Nuxalk hereditary leadership, supported by council, are enforcing a community lockdown a the base of the hill on Highway 20. (photo taken March 28, 2020)

Remote First Nation on B.C.’s central coast asking non-essential travellers to stay away

The remote coastal first nation is concerned about COVID-19 with increased summer tourism

The Nuxalk Nation is urging visitors to stay away even as B.C. begins to loosen travel advisories.

The remote First Nation has been fielding calls from people inquiring about travelling to Bella Coola. Nuxalk’s emergency operations centre is issuing permits to those on essential travel – mostly residents – and requesting that all others not come.

“There’s a few calls we’re getting that are for tourists and sport fishing, and people wanting to go to their summer homes. We’re asking that they please not do that, expressing to them that that’s not essential travel, and sharing the concerns of the Nuxalk leadership,” said Jessica Miller, acting deputy of the Nuxalk emergency operations centre.

“We’re seeing some of the people who we’ve asked not to come are coming anyway. It’s frustrating and disheartening to see that,” Miller said.

RELATED: Easing COVID-19 restrictions too soon could jeopardize vulnerable communities

READ MORE: Nuxalk leadership move to lockdown community

The Nuxalk Nation’s traditional territory is in the heart of the Great Bear Rainforest, in and around Bella Coola, a small town on the coastal mainland approximately 250 kilometers north of Port Hardy. It takes a 10-hour ferry ride through long forested inlets to get there from Vancouver Island.

“People in the community are starting to ask new faces, ‘Where are you from? Why aren’t you self-isolating? Why aren’t you social distancing?’ People who are out and about just laugh at them.”

The concern for small communities like the Nuxalk Nation is that they lack resources to deal with a disease outbreak. Currently there are no confirmed cases in Bella Coola, and they want to keep it that way.

Even as the province announces plans to gradually reopen, remote communities are feeling pressure to restrict travel.

“People seem to think it’s safer here,” Miller said. “I’ve seen other nations nearby announce recent lockdowns.”

READ MORE: Ulkatcho First Nation implementing road closures and restrictions

As people from more populated areas of the province feel they can start travelling again, they’ll resume summer travel plans to places like Bella Coola.

Already Miller is noticing an increased number of calls from sport fishing businesses and other tourism, many of whom get most of their clients from the States. It’s a major worry for Nuxalk leadership, she said. With summer coming, they worry it will just get worse.

“We’re really appreciative of everyone who calls, because that’s our main method of controlling who comes here. We’re trying to provide a fair process for essential travellers, and trying to tell people who aren’t essential travel, just, no.”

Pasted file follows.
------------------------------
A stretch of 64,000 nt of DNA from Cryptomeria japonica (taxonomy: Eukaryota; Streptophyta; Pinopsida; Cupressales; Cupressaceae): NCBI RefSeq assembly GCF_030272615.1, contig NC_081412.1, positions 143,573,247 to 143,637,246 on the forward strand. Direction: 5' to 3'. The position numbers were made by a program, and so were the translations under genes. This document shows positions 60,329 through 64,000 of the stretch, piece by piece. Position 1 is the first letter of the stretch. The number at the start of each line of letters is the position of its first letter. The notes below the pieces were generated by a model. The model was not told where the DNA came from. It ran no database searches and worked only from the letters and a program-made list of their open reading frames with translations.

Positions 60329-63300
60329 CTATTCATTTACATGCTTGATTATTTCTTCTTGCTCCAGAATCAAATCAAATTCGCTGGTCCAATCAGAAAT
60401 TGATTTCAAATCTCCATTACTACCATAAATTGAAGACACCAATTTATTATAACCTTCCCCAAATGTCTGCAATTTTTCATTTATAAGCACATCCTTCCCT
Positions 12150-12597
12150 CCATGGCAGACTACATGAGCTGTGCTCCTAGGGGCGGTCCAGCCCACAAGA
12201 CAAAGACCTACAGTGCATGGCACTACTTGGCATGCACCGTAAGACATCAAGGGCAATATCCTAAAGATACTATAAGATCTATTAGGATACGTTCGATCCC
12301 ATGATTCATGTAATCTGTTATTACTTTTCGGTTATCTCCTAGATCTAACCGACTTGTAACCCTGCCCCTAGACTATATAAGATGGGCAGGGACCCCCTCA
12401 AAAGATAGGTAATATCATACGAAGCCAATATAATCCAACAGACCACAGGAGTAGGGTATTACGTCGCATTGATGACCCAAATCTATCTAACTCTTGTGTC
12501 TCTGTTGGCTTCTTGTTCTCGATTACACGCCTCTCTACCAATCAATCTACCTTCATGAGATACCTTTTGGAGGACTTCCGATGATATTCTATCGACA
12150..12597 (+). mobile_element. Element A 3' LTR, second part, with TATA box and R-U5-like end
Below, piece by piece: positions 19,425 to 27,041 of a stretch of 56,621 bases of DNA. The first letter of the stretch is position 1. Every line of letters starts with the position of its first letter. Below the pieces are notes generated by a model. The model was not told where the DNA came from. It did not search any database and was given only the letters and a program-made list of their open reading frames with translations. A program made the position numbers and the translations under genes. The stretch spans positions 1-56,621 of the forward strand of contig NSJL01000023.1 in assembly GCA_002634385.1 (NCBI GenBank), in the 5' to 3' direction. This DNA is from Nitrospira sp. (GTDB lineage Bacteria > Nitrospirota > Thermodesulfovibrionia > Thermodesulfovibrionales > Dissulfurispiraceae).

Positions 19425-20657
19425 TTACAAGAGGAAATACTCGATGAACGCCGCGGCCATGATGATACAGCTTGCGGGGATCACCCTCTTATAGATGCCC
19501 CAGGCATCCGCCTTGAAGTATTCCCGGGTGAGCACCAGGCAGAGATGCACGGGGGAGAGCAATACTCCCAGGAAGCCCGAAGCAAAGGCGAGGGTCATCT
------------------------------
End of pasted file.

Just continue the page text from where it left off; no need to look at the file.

Ferry service, one of the three ways to get to Bella Coola, runs out of Port Hardy. The community has a small airport, serviced by Pacific Coastal Airlines. Overland travel arrives from Highway 20 out of Williams Lake.

The Nuxalk Nation has approximatley 1500 members, with nearly 900 living in and around Bella Coola. Bella Coola has approximatley 2000 residents according to the last census.


Do you have something to add to this story or something else we should report on? Email:
zoe.ducklow@blackpress.ca

@ZoeDucklow

Like us on Facebook and follow us on Twitter.

CoronavirusFirst Nations

Get local stories you won't find anywhere else right to your inbox.
Sign up here

Just Posted

Playgrounds to reopen across the Okanagan on June 1

After nearly two months closure, playgrounds are set to reopen

Driver damages Chase playground after alleged pellet gun shooting

RCMP report vehicle drove through Memorial Park before coming to a stop

Salmon Arm’s Alexander Street to be open to foot traffic only on Saturdays

Downtown Salmon Arm announces plan to provide more space for restaurants, other businesses

Salmon Arm RCMP seek to reunite Fender guitar with owner

Police ask for owners of items to call detachment

Salmon Arm tackles cracked sidewalks, potholes, despite lack of 1-800 number

Replacing sidewalks isn’t cheap but city staff, politicians still want to hear about problems

Kelowna couple pedalling past loss of sight

Pauline and Jim Marshall said it’s important to be patient with each other

Kelowna’s Rock the Lake officially postponed until 2021

The new dates have been scheduled for August 6-8, 2021

Summerland to reopen playgrounds and recreational facilities

Some outdoor spaces will reopen on June 1, but arena and aquatic centre remain closed

Owner of Kelowna country bar permanently closes Langley cabaret

Nightclub showcased local talent, connected friends, and even hosted a wedding during its 34 years

COVID-19: B.C. too dependent on foreign food production workers

New B.C. job site links unemployed with farm, seafood work

Only 35 per cent of students returning to Vernon schools

Only 30 per cent of secondary students going back June 1 and 50 per cent of elementary

Princeton officially becomes ’Bronze Statue Capital of Canada’

“We are going to come out of this fine.” That’s the opinion… Continue reading

Kelowna man charged with murder of Alberta man

A second man is also wanted in connection with the first degree murder of Cody Michaloski

LETTER: Summerland solar project should be reviewed

Questions raised about feasibility of proposed power project

Most Read